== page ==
Poetry Explorer- Classic Contemporary Poetry, SURFACES AND MASKS; 4, by CLARENCE MAJOR



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SURFACES AND MASKS; 4, by             Poet's Biography
First Line: He gave the fascisti salute
Subject(s): Columbus, Christopher (1451-1506); Explorers; Fascism & Fascists; Italy; Exploring; Discovery; Discoverers; Italians


He gave the Fascisti salute
when he stepped off
the Cristoforo Colombo, 1958...
there would be, I knew --
if nobody else ever knew -- an endless
Sordello;
and poor "Eleanor" and all
the dream-dreamt Grecian faces
I could scare up,
the cries in the nightmares,
the Acaetes-announcements;
everything you can imagine --
least of all,
that worn-out, "Hang it all..."
and
and... worse! One could get hung
endlessly up in it all.
I said in my attempt to clear
my mind,
"Goodbye So-shu!"
and I was waiting,
on my way,
not even mindful of night
whisperings:
"Past we glide!"
There were those
willing to introduce me
to O.R., but she was too old,
and therefore
the conversation was likely to be
not worth the trip, but --
on the other hand,
there remained the quest
for kissing:
"Kiss me as if you entered gay
My heart at some noonday."

The gondolas always --
repeat always --
cost too much, any year.

I was either a guilty traveler
from or to
"glorious Babylon" or else
I was less wise,
less concerned
with these surface effects.

A deep echo of Disraeli,
fearful of my plight here...?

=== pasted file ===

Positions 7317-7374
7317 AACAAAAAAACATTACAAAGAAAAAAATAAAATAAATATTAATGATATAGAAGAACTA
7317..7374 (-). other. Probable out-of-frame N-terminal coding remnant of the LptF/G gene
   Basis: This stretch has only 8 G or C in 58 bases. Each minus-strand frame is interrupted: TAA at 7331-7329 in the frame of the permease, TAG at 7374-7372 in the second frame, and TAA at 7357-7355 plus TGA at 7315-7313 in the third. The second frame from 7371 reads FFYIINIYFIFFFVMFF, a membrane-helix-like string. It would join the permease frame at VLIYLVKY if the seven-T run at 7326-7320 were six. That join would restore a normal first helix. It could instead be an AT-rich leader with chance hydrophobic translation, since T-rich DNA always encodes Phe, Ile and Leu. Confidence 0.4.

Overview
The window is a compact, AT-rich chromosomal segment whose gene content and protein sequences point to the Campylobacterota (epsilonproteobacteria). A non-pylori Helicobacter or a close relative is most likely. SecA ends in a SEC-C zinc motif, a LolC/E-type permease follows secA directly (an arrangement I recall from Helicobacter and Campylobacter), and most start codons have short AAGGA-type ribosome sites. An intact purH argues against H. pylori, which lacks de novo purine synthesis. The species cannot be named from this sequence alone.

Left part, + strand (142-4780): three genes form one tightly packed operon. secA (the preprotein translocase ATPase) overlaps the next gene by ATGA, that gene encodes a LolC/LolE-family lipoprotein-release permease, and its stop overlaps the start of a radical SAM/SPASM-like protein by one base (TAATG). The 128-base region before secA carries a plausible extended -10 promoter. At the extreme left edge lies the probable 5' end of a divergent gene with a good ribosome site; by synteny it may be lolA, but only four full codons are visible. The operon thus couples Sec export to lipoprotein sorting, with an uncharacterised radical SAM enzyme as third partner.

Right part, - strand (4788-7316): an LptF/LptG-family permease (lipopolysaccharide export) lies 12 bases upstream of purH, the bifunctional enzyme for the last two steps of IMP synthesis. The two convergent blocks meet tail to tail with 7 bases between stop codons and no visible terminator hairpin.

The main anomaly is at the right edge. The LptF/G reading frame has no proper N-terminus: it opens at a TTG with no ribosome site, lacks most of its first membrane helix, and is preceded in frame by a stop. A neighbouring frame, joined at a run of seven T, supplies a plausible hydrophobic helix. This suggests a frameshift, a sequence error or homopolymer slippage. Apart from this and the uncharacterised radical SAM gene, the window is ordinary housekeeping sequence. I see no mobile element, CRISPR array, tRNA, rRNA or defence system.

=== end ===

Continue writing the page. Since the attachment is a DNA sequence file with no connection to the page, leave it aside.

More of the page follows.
at sight of cemetery
lying there in mist, I drew
back, sharing Disraeli's fear.
Can you imagine yourself
wandering into a late-night bar
in Venice
wearing a mask -- even at Carnevale time?

We bought the papier-mache
and covered our faces
for fun, gambling

on our luck.
(The Serenissima, in these days,
would not try us for it --)
But
poor Disraeli! "I fear I have no title,"
he said,
"to admission within these walls,
except the privilege
of the season."
Only in a psychological romance!
But then you try to find a way out!
Or you wait
and listen to Countess Malbrizzi,
who asks,
"Shall I tell you
your name?"
and you know
damned well
if you let her
you are going to end up
in bed with her, ah, making love,
or worse!
And once you are with her,
close to her,
in her arms, you are obliged
to not only let her tell you
your name, but to let her melt your snow.
Mount you?
Warm you?
As the countess
she will tell you
she has the power to dream
you away,
to turn you into a ghost,
make you
part of the city, fade you.
And you will be quick
to warn her that you have never had any
"sympathy with reality."

Then there's Dickens.
"So we advanced into the ghostly city,"
and Dickens had had no idea
of what he was talking about!

The proof is that he went on:
"...a black boat..."
one of "mournful colors..."
moving
silently through the night.

(I saw them
all day long, mainly -- which proves
nothing.)

Yet something in you
has to go out
to that old boy, Dickens!
"So we advanced
into the ghostly city" -- of
death death death!
Poor Dickens!


Used with the permission of Copper Canyon Press, P.O. Box 271, Port Townsend, WA
98368-0271, www.cc.press.org




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